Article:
Fundamental differences among government officials over the long-term health effects of low-level nuclear radiation have delayed the report of a White House-ordered task force.
The task force was set up last May to develop a coordinated federal program to meet growing public concern that low-level radiation exposure can increase the risk of leukemia and other cancers.
Controversy developed in "almost every one of the (six) areas studied," a task force member said. The split among task force participants reflects the deep differences that exist within the scientific community on the basic question of whether low-level radiation does have a harmful health effect over the long term.
One task force participant characterized the split as between the "users" -- the departments of Defense and Energy -- and the "guardians of truth" -- the departments of Health, Education and Welfare and of Labor and the Nuclear Regulatory Commission.
A Pentagon member, however, said conflicts were rare and "we resolved to disagree where there were alternative interpretations."
"There is no agreement on the facts, no agreement on science," another official put it.
As a result, seven drafts of reports and recommendations have circulated among the agencies. As of now, according to interviews with a variety of participants, the task force work stands as follows:
Science and research. There is no agreement on the prime question whether low levels of nuclear radiation are safe or harmful. There is a recommendation that current research and studies planned for the future be coordinated by a central agency. Today it is run by various agencies.
Benefits and care. No single program will be proposed for benefits to those exposed to low-level radiation in the past who subsequently developed leukemia or other cancers. Alternative options will be proposed for special groups such as the GIs and Utah residents who were subjected to direct radiation or fallout from the 1950s nuclear weapons tests in Nevada. Each such program will have its own levels of criteria and proof, one source said.
Public information. A final recommendation for this is still being drafted. The dispute, according to one source, is whether it will be "alarmist or educational."
"We don't want to get the whole nation alarmed," a participant said.
Reducing dosages. The task force will recommend a program to get doctors to cut down radiation used in diagnostic work, i.e. X-rays, which it found to be the major source for the exposure. At the same time it will stress that radiation needed for theraputic use should not be affected.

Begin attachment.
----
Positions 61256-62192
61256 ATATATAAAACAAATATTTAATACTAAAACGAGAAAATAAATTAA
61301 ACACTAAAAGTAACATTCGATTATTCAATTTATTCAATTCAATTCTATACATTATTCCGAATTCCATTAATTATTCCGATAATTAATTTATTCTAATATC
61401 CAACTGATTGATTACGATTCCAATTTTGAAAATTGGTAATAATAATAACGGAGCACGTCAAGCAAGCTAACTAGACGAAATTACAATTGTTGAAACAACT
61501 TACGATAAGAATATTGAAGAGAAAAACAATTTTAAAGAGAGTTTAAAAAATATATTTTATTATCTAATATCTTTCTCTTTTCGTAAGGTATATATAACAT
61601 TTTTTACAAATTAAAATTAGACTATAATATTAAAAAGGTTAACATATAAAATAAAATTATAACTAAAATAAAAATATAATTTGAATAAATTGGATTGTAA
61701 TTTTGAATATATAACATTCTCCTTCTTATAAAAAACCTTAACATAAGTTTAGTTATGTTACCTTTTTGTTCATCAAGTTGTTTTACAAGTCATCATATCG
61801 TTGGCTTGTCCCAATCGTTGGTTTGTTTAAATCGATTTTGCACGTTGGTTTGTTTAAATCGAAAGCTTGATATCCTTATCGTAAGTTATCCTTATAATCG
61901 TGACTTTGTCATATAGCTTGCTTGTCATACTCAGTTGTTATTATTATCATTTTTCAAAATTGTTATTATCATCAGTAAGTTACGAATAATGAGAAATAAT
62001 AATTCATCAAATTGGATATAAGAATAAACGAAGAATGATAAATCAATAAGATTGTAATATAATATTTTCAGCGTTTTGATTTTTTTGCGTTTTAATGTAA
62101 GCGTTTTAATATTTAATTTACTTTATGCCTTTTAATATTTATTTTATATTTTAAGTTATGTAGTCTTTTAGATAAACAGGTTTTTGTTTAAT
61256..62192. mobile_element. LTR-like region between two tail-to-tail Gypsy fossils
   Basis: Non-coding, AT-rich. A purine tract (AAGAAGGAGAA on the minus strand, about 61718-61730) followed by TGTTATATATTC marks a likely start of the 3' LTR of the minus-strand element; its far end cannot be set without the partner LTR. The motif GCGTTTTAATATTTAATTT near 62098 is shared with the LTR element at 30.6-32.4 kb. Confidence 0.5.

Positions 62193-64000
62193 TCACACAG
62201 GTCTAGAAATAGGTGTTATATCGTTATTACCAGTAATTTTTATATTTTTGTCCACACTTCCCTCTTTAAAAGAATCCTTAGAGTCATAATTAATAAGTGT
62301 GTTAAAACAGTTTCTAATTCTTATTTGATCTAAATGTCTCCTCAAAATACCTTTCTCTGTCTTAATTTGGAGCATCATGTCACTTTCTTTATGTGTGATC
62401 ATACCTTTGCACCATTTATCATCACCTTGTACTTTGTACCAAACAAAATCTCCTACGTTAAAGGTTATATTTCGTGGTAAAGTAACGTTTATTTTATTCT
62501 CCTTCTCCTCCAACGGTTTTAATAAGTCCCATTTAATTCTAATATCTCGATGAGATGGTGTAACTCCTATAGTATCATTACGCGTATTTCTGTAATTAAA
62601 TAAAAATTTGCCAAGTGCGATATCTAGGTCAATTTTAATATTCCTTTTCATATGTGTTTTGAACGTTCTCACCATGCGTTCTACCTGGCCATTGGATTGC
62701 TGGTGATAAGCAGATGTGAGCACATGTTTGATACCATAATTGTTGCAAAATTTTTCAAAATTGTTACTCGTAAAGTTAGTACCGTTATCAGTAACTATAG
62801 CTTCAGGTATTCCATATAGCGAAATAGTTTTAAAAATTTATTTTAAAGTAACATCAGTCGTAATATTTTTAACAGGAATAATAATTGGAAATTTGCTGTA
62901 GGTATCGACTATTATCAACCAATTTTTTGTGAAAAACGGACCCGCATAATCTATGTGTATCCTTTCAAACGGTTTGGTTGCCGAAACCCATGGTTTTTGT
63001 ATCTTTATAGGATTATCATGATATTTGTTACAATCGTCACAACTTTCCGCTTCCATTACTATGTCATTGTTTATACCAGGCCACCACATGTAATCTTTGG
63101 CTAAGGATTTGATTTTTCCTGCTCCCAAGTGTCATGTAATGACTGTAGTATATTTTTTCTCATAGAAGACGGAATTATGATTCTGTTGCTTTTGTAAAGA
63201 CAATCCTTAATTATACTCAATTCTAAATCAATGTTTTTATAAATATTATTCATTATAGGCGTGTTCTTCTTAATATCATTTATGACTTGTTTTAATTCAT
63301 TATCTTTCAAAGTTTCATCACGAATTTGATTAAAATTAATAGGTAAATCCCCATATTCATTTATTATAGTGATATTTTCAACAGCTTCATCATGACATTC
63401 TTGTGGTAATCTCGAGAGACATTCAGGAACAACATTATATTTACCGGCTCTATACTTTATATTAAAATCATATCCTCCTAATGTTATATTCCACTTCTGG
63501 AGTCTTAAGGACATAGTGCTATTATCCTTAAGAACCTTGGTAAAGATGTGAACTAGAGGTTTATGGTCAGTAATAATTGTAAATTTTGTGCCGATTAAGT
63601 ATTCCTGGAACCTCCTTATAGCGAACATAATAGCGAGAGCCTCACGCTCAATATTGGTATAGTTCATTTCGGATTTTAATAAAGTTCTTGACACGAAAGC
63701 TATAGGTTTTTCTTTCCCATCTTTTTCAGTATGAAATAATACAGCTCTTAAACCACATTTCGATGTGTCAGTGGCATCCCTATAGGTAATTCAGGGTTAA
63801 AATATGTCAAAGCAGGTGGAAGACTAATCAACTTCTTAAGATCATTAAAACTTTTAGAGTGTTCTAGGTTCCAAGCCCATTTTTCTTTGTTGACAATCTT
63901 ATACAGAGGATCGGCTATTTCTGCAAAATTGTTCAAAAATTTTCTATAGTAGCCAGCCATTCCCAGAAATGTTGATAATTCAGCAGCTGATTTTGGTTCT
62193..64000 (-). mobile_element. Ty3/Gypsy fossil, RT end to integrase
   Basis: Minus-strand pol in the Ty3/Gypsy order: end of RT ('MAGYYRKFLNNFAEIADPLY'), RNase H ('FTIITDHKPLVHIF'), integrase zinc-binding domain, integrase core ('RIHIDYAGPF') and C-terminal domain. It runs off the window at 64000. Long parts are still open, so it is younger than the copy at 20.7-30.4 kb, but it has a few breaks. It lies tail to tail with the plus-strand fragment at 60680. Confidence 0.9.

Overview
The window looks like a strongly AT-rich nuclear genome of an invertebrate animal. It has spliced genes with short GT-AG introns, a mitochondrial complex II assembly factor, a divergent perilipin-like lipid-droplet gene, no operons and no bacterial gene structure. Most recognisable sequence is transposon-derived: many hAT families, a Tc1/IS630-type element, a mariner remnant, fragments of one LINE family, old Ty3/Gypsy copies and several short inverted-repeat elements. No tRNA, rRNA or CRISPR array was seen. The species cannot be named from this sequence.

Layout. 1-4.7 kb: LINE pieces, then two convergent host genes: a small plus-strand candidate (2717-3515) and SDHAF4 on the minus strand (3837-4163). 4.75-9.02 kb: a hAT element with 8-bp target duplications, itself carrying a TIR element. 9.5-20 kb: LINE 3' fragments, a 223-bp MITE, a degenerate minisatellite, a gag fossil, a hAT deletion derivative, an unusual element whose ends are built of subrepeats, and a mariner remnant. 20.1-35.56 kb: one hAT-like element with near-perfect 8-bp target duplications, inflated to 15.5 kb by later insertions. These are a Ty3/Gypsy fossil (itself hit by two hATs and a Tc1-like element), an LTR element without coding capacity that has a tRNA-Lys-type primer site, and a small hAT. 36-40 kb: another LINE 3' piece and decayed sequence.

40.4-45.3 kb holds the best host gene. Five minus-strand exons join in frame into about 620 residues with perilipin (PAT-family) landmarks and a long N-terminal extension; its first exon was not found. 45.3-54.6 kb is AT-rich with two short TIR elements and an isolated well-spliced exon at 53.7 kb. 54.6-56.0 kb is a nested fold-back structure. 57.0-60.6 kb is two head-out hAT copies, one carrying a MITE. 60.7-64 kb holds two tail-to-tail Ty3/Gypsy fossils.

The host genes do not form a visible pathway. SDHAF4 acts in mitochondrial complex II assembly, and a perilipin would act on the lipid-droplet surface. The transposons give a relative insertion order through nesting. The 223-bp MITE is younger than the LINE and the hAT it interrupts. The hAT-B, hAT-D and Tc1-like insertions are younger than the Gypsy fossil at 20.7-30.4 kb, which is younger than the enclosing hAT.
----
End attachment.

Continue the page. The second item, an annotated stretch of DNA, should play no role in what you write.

Institutional reorganization. This remains unsettled. After the interagency Federal Radiation Council was disbanded in 1970, the Environmental Protection Agency was supposed to guide the president on radiation standards. EPA is "without competence" in this area, one task force member said, and should be replaced. Another suggested it would take "collaboration to get the job done" and it was difficult to see "to what extent any one agency can be responsible."
The study did show, however, that along with the central management of research, the government could use a central repository for dosage records for individuals working at occupations that expose them to radiation.
Access to medical records and the privacy act. The least controversial of the studies will recommend ways for researchers to acquire medical records in searching for radiation victims.
The full task force draft report was initially expected to be circulated for public comment last December. It was postponed until January and now is tentatively set to be released next week.
The work papers will run close to 700 pages, sources said. After two months review, a final report will be sent to the White House.
One of the key debates has arisen over benefits.
The White House, in its initial instructions, asked for a plan "for ensuring that persons adversely affected by radiation exposure receive the care and benefits to which they may be or should be entitled."
The sub-group that studied that issue disagreed over just what radiation exposure could be related to cancer.
Behind the benefits debate, one source said, hovered the idea "that if the government lets loose too easily, it will create hundreds of court cases and push nuclear power into a black hole."
Another task force member said, however, that low dose levels in the nuclear power plants "show they are not doing badly and should not worry."